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How not to write your CV
With 40 years of experience, our recruitment consultants at Michael Page have seen countless CVs cross their desks. Amongst the hundreds of thousands of these, there are those which are exceptionally well written, and those which are full of an awful lot of nonsense.
That said, the number of poorly constructed, spelled or conceived CVs must run to the tens of thousands, and the most alarming thing is that they are getting worse.
If you lie on your CV, can’t be bothered to use a spell-checker or decide to use your personal email address ‘firstname.lastname@example.org’, you are unlikely to score your dream job, or any other role you apply for. However the reality is that most candidates' CV errors are not this elementary, and are normally misconceived attempts to ‘stand out’, which actually results in being sifted out.
Irrelevant experience and skills
Many candidates, particularly in technical disciplines like engineering or IT, assume that all companies and recruiters rely entirely on ‘parsing’ technology and don’t actually read the CV. This results in vast lists of every process or package they’ve ever worked with, trained on, heard of or read on the job spec. This does the candidate no favours, especially when that CV hits an in-house HR manager looking to assess candidates on ‘softer’ skills and competencies.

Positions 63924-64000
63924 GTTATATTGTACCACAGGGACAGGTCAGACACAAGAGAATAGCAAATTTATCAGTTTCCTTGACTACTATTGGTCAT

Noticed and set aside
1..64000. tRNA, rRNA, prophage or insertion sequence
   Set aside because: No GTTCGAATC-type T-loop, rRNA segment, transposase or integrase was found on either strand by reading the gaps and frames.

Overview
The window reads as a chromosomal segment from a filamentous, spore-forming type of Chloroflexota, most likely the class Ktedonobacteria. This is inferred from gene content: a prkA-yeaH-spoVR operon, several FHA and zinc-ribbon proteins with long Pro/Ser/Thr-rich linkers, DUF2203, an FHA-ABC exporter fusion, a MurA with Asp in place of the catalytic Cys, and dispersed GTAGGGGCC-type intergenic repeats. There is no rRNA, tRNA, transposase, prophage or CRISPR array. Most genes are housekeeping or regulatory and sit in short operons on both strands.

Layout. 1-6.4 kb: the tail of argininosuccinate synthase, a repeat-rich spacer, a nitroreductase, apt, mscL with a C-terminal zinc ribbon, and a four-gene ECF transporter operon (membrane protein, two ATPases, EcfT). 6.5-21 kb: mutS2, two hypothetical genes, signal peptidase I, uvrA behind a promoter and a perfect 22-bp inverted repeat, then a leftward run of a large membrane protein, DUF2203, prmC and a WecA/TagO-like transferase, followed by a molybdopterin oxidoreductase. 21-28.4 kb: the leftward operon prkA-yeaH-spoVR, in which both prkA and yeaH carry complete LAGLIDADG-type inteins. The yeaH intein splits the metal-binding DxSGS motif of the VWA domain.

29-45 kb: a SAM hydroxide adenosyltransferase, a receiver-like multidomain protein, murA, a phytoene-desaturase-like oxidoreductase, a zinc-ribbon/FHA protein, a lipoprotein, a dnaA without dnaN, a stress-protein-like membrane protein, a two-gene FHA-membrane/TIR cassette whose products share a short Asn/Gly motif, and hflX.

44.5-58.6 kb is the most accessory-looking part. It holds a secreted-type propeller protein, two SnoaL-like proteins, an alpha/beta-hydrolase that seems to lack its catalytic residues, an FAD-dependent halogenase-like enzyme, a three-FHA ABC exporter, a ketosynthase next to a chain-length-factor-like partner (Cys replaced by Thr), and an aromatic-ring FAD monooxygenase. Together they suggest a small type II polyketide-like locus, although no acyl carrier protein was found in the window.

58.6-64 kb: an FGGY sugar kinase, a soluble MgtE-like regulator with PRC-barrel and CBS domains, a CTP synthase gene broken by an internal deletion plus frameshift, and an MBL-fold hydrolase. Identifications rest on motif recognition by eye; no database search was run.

While including a self-portrait photograph will not actively harm your application, in IT, finance, HR and the vast majority of professional industry sectors, jobs go to the person with the best looking CV, not picture.
Writing too much
HR and recruitment professionals are busy people. , your CV needs to reflect all of your selling points and nothing else. Keeping it clear and concise is key. You may receive advice to chop out hobbies or early jobs on the CV, both of which might have merit. However, a few hobbies to break the ice at an interview and a summary of early jobs to provide context does no harm. Cutting out the unnecessary ‘boasting box’ at the start of a CV, the executive summary, is where a word cull should start.
Top five reasons not to write an executive summary
1. It is often a total fabrication and hence will catch you out when a bored MD who hasn’t read the rest of the CV says, ‘I note Mr Smith you describe yourself as assertive, strategically minded and ambitious. How will that help you fry chips?’
2. It takes up space where you could be drawing attention to your genuine skill set, tailored to the job at hand. Focus instead, on crafting a well written cover letter.
3. No-one reads them. Apart from the unlucky scenarios described above, they will not be read. Not even the clever parsing technology used by recruitment companies can read adjectives.
4. It is normally just a list of management buzz words which will tell the recruiter very little about the suitability of the candidate for the role.
5. Following on from above, everyone is caught up on writing the ‘right words’ that they all end up reading the same. It is uncommon to find a CV which doesn’t include at least one of the following words or phrases:
- Proven track record of success
- Business enabling
- Blue sky thinking
- Thought leadership
While a CV needs to include all of your key selling points, by leaving out unnecessary adjectives and providing irrelevant skills which divert attention away from your core capabilities, you make it easier for recruiters to identify you as a suitable candidate. The art is as much about what to leave out, as what to include.
Now, you know how not to write your CV; view our CV template here.